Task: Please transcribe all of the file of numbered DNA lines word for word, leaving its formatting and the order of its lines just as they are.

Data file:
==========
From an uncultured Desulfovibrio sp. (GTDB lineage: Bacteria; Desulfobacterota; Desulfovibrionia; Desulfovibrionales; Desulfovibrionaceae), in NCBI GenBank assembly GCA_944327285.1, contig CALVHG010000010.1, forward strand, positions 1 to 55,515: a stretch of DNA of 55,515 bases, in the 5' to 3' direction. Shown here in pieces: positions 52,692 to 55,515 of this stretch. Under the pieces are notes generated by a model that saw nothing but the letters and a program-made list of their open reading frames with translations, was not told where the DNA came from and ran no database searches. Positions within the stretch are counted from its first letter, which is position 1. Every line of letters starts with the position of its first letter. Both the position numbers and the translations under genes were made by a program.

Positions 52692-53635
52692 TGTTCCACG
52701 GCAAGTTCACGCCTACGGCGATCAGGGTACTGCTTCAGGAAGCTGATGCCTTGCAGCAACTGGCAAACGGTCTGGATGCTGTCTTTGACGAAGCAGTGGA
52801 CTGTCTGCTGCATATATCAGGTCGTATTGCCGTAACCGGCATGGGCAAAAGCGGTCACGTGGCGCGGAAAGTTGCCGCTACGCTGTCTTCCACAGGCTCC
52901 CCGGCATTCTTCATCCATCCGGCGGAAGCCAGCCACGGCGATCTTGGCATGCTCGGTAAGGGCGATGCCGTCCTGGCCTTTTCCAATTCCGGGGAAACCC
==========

From an uncultured Desulfovibrio sp. (GTDB lineage: Bacteria; Desulfobacterota; Desulfovibrionia; Desulfovibrionales; Desulfovibrionaceae), in NCBI GenBank assembly GCA_944327285.1, contig CALVHG010000010.1, forward strand, positions 1 to 55,515: a stretch of DNA of 55,515 bases, in the 5' to 3' direction. Shown here in pieces: positions 52,692 to 55,515 of this stretch. Under the pieces are notes generated by a model that saw nothing but the letters and a program-made list of their open reading frames with translations, was not told where the DNA came from and ran no database searches. Positions within the stretch are counted from its first letter, which is position 1. Every line of letters starts with the position of its first letter. Both the position numbers and the translations under genes were made by a program.

Positions 52692-53635
52692 TGTTCCACG
52701 GCAAGTTCACGCCTACGGCGATCAGGGTACTGCTTCAGGAAGCTGATGCCTTGCAGCAACTGGCAAACGGTCTGGATGCTGTCTTTGACGAAGCAGTGGA
52801 CTGTCTGCTGCATATATCAGGTCGTATTGCCGTAACCGGCATGGGCAAAAGCGGTCACGTGGCGCGGAAAGTTGCCGCTACGCTGTCTTCCACAGGCTCC
52901 CCGGCATTCTTCATCCATCCGGCGGAAGCCAGCCACGGCGATCTTGGCATGCTCGGTAAGGGCGATGCCGTCCTGGCCTTTTCCAATTCCGGGGAAACCC